This is beautiful and powerful and absolutely necessary.
It’s historical fiction novel written in alternating verse and prose, exploring the life of seventeenth century painter Artemisia Gentileschi. And because it featured the artist so prominently (after all, she is our lead), verse felt very fitting a style, because it is up-close and personal. And besides, it does have a poetic side to it: stylized writer in an artistic novel? I like that.
BLOOD WATER PAINT includes heavy topics, most prominently rape and rape culture, and this, though heavy, was handled deftly. Despite this, the book features Artemisia’s strength, channeled through stories of Biblical figures and subjects of Artemisia’s paintings such as Judith and Susanna (whose chapters are written in prose and narrated by her mother), and thus serves to be empowering in and of itself. Artemisia herself, as a female painter, defied society’s expectations while doing something she loves and being brilliant and well-known for it, despite the numerous challenges thrown her way.
The pacing was well-suited to the overall storyline, and the alternating between chapters of verse and prose is seamless and very easy to follow along with. It isn’t that odd of an experience, actually, as I first expected it to be, and I found myself enjoying the style and wishing there’s more of this type of storytelling around.
BLOOD WATER PAINT actually reminded me a lot of LM Elliot’s DA VINCI’S TIGER, which follows Leonardo
DiCaprio da Vinci’s muse Genevra de Binci. Frankly, I did not like DVT all that much. In fact, BLOOD WATER PAINT gave me everything I was missing in DA VINCI’S TIGER and made it better. I like historical fiction. I like artists (*cough*IMyselfAmAPainter*cough*). And BLOOD WATER PAINT gave me everything I was looking for, and then some.
So all in all? Perfect read. I’d say, if historical fiction and empowering novels are your thing, then absolutely go for this one. And even if you don’t like verse, I’d give this a shot, too.
Thank you, Penguin Teen, for the ARC!
Her mother died when she was twelve, and suddenly Artemisia Gentileschi had a stark choice: a life as a nun in a convent or a life grinding pigment for her father’s paint.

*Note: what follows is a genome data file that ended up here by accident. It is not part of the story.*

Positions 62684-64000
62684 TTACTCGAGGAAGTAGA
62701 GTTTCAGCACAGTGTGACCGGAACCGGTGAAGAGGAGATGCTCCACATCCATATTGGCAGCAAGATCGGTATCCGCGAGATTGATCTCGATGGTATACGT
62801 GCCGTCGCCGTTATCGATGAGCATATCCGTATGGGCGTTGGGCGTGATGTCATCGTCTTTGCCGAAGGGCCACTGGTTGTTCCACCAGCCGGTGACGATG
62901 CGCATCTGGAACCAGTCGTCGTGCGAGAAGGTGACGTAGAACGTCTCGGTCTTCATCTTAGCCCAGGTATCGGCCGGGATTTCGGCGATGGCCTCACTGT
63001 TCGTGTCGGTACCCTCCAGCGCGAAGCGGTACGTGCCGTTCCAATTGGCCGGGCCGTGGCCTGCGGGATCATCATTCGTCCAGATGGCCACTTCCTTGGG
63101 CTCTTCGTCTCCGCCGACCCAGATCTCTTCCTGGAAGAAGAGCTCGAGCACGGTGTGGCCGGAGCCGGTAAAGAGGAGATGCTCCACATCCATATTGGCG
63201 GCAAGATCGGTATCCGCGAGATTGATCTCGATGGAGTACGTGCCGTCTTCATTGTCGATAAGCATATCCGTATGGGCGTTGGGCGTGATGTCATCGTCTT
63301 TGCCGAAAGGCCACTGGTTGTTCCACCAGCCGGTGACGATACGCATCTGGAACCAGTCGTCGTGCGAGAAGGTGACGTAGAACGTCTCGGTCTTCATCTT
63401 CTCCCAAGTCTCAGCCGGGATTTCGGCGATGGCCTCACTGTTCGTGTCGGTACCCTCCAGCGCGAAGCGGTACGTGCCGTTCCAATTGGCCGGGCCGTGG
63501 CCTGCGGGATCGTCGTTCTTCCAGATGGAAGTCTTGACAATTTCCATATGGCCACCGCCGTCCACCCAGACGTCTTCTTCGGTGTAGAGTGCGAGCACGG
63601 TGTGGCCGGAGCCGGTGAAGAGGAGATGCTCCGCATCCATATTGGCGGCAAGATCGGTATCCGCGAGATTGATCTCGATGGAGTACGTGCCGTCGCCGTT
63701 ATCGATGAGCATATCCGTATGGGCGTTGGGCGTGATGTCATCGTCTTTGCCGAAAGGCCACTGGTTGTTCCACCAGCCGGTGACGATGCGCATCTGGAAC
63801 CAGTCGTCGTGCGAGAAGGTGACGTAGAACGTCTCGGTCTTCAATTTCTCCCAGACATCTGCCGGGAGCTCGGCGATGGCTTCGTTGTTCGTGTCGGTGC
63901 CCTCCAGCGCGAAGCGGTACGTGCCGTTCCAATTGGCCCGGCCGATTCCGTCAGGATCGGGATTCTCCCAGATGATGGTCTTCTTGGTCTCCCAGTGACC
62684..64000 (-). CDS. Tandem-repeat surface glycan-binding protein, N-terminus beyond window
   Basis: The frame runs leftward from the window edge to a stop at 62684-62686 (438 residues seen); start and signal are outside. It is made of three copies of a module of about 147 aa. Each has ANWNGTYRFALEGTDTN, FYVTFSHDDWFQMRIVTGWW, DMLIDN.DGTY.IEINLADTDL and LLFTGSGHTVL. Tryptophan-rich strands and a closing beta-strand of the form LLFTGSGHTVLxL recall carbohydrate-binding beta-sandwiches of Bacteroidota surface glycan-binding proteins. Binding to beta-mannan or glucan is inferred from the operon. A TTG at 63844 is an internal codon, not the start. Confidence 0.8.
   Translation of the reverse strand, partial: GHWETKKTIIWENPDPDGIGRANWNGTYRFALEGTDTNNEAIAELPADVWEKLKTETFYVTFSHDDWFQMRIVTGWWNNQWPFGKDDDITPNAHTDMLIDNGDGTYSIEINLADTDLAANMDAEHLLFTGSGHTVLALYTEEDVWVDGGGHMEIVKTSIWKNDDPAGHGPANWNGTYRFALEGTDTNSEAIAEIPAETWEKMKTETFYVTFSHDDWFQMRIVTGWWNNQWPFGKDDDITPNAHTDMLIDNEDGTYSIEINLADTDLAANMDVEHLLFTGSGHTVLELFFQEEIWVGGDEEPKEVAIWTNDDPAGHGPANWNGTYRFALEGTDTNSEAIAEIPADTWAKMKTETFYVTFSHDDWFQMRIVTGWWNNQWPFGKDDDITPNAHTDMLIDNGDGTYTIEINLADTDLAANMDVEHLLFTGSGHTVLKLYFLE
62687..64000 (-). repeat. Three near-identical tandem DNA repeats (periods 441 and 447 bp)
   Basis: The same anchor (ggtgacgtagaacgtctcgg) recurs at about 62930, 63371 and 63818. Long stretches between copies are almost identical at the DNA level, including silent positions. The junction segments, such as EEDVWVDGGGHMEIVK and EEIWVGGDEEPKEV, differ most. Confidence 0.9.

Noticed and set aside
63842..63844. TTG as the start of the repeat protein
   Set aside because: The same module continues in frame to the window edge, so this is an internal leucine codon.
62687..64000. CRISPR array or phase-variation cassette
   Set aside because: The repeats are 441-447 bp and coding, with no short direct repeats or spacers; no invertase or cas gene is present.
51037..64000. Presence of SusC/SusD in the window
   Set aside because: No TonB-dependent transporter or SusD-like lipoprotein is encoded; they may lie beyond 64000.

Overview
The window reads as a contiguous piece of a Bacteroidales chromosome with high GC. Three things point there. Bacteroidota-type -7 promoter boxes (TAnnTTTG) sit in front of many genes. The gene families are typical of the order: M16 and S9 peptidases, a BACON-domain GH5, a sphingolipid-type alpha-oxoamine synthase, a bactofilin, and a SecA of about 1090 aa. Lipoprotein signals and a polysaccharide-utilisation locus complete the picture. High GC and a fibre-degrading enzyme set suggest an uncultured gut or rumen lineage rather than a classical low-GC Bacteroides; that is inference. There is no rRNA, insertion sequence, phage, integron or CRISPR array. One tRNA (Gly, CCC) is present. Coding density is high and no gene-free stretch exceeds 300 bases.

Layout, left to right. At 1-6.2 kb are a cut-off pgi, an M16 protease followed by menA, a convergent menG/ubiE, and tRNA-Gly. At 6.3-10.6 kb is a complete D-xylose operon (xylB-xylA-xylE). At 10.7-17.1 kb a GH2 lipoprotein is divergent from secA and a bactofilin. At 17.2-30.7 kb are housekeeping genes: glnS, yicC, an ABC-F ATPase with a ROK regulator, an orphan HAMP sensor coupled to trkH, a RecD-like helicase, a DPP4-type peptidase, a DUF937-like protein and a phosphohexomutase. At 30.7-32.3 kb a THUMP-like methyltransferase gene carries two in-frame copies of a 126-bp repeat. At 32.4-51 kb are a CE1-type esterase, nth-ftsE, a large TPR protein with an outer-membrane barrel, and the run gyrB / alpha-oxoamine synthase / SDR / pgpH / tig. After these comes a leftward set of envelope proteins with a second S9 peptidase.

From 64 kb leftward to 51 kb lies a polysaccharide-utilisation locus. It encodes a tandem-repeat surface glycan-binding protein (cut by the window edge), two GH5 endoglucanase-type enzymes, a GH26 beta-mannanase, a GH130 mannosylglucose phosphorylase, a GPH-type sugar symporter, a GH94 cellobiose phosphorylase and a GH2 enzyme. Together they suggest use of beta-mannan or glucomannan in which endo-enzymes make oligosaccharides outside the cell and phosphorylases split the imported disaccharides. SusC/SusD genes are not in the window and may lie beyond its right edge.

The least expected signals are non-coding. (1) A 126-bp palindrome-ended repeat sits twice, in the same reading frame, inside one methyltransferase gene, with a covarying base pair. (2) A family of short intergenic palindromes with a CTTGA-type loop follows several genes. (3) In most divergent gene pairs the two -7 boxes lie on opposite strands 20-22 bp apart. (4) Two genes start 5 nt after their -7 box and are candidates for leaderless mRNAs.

She chose paint.
By the time she was seventeen, Artemisia did more than grind pigment. She was one of Rome’s most talented painters, even if no one knew her name. But Rome in 1610 was a city where men took what they wanted from women, and in the aftermath of rape Artemisia faced another terrible choice: a life of silence or a life of truth, no matter the cost.
He will not consume
my every thought.
I am a painter.
I will paint.
Joy McCullough’s bold novel in verse is a portrait of an artist as a young woman, filled with the soaring highs of creative inspiration and the devastating setbacks of a system built to break her. McCullough weaves Artemisia’s heartbreaking story with the stories of the ancient heroines, Susanna and Judith, who become not only the subjects of two of Artemisia’s most famous paintings but sources of strength as she battles to paint a woman’s timeless truth in the face of unspeakable and all-too-familiar violence.
Joy McCullough writes books and plays from her home in the Seattle area, where she lives with her husband and two children. She studied theater at Northwestern University, fell in love with her husband atop a Guatemalan volcano, and now spends her days surrounded by books and kids and chocolate. Blood Water Paint is her debut novel.